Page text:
Annie Nguyen artefact and exegesis exhibition

We have all heard – and perhaps suffered from – the blue screen of death.  Sometimes we feel ‘blue.’  Yet these technological traumas and emotional states are rarely connected through research.

Higher degrees are diversifying, not only in terms of the diversity of our students, but the modes in which research can be conducted, presented and examined.

Annie Nguyen has submitted the first artefact and exegesis thesis in the College of Education, Psychology and Social Work.  Her goal was to create a new concept, trope and mode of art.  Her thesis was titled, From Tradigital to Shinkyuu Art:  A fusion of analogue and computer-generated art summoned through the colour blue.  To hear Annie talking about this research, please listen to her podcast: View a sneak peek of the exhibition here.

Shinkyuu Art is an innovative arts practice formulated by Annie Nguyen fusing the old with the new – analogue and digital imagery. This exhibition showcases the artworks and studies created for their PhD submission. Developed through the colour blue, the artworks engaged old/new and analogue/digital methods and materials to create a fusion of colour and technique. Blue colour is rare as a natural pigment, and yet commonly viewed on digital screens. Shinkyuu Art pushes those boundaries of old vs new or analogue vs digital to present an innovative media beyond Tradigital art.

This innovative and unusual project also revealed an unusual and unexpected conclusion.  The examination was an exhibition held on the Bedford Park campus of Flinders University.  Even noting the complexities of Covid, two examiners travelled to Adelaide and assessed the Shinkyuu artefacts and the research she created through the exegesis.

This thesis offers a model of and for our research futures.  At Flinders University we now have doctoral modes that can challenge and enable the diversity and brilliance of our higher degree students.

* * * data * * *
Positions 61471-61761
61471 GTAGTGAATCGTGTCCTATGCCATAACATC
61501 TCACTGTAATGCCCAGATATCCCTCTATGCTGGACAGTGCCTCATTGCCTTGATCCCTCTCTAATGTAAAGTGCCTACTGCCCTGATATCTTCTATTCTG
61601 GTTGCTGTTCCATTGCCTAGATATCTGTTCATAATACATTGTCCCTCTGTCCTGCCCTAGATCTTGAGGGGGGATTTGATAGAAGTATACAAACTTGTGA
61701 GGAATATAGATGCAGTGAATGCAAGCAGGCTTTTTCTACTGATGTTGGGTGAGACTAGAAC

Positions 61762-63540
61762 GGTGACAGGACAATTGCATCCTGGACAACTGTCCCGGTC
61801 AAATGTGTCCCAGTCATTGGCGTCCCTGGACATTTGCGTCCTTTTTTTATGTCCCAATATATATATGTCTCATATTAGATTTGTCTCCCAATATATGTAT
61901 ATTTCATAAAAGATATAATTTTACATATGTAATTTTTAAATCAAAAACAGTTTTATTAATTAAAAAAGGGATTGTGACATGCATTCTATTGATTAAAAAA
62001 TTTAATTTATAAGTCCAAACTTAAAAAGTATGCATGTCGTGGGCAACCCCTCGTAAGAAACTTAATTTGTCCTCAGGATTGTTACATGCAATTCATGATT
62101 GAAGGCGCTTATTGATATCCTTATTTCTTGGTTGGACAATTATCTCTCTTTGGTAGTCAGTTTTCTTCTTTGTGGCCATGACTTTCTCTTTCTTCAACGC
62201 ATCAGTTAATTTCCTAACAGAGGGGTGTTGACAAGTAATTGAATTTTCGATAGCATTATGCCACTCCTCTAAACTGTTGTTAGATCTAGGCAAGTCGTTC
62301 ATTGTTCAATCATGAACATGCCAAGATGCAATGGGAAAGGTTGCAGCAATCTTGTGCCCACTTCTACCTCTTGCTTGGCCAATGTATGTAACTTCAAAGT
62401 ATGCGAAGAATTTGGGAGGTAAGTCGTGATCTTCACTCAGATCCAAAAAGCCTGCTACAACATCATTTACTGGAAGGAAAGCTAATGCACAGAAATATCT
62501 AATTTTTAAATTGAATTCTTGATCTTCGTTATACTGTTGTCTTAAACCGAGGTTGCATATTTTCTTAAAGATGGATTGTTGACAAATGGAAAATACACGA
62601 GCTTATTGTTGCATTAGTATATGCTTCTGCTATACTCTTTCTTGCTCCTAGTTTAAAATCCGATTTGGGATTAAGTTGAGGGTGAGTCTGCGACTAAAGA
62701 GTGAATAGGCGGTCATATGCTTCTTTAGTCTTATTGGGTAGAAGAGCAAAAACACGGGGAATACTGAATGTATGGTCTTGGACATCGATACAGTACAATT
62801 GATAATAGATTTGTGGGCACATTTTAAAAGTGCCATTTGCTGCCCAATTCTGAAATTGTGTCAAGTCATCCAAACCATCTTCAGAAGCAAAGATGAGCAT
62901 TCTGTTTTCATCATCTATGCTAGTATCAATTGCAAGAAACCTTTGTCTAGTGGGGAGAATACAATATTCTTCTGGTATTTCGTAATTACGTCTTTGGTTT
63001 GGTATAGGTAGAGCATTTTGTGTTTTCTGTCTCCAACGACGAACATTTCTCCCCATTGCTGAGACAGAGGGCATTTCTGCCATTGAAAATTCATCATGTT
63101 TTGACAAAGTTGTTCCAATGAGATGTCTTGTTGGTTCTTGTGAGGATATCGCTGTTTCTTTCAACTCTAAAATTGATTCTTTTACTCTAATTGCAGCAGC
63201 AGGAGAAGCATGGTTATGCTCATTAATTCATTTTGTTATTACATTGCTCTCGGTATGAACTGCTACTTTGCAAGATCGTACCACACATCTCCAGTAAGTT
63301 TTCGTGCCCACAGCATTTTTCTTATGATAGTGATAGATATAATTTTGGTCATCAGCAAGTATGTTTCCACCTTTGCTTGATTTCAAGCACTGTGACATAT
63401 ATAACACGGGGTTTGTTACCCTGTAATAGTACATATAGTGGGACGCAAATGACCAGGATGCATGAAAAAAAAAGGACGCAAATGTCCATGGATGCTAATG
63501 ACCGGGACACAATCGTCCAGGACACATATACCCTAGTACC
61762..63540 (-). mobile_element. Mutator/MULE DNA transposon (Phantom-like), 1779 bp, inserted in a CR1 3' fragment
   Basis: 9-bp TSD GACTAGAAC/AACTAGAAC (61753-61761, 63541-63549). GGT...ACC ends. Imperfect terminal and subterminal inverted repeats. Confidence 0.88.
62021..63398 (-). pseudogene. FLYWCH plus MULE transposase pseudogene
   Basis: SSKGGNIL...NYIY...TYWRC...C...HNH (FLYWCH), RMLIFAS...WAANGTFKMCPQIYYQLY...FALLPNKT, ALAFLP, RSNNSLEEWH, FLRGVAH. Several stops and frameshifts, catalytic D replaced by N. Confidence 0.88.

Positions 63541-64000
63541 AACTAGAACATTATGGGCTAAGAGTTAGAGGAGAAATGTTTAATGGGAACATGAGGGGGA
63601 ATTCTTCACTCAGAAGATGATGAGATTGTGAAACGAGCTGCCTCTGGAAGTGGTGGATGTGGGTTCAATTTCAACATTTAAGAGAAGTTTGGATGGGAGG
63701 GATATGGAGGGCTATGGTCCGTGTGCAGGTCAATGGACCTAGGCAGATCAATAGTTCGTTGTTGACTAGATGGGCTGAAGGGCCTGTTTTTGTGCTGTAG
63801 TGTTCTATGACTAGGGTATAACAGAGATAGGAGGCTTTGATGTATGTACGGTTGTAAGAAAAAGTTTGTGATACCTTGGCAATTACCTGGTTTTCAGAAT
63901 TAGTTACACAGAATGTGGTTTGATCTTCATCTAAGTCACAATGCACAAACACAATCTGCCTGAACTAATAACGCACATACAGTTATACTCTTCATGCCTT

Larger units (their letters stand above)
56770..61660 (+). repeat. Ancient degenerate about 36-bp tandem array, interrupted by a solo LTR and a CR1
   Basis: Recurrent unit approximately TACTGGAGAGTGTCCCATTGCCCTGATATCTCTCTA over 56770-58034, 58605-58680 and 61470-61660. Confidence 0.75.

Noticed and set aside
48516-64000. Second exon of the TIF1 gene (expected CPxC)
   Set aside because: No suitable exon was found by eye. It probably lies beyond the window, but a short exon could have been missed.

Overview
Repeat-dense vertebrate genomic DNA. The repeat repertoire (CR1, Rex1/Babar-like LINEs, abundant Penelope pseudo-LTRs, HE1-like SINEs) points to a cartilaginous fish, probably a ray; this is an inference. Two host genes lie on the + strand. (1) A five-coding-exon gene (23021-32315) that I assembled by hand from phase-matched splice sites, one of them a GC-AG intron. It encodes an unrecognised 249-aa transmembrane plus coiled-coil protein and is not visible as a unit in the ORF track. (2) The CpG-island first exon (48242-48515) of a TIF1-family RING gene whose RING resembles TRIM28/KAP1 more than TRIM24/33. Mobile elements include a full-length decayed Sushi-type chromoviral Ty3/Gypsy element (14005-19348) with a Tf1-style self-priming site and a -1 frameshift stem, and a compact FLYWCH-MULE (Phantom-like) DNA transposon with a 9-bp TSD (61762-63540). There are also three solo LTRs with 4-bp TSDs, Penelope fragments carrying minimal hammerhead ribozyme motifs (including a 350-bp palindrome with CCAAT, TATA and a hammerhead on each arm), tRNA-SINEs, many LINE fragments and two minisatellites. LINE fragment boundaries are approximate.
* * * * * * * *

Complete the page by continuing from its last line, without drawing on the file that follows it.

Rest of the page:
(Photo: Professor Rob Saint and Annie Nguyen)

We asked Annie to share some of her research journey and experience:

What lead you to your research and to undertake a PhD?

I was inspired by the colour blue and how rare it is in nature, particularly because I found the colour blue to be common on technology devices. In addition to this I had been developing innovative ways for creating digital/analogue blended art. Researching the impact of the colour blue on digital/analogue media was a natural transition for me.

What you are most proud of?

Accomplishing a series of works that demonstrate the boundaries and possibilities of Shinkyuu Art. The exhibition proved it was possible to achieve some unconventional setups.

Which aspects of the research most excite you?

The exploration and the learning! It was easy to go down a rabbit-hole with all the new information I was obtaining.

What advice do you have for fellow students contemplating artefact/exegesis inclusion?

Think about how the exegesis and artefact contribute and benefit each other in ways that a thesis-only does not, and if it is imperative to your research. For example, I needed to visually demonstrate my work through exhibition, and the exegesis complements those artefacts by analysing them. The artefact and exegesis may be two components, but they serve as one whole.

Are you working on new projects in this field and what is your future mission?

I am always working on new ways to formulate Shinkyuu Art! It has been a passion project of mine for years prior to the PhD, which I foresee will continue. I also utilise such processes within the Media Arts classes I teach. My dream would be to see Shinkyuu Art being implemented by other people, now the medium has been established.

During the exhibition, I was queried about the possibilities and complications of selling Shinkyuu Art. That is an area worth exploring in the immediate future. Does the artwork include two projectors, and if not, how do we present the work in another way? Can an app be created to recreate how phosphorescent pigment looks on an art print, so that it changes when the lights are on/off? Lots to explore!

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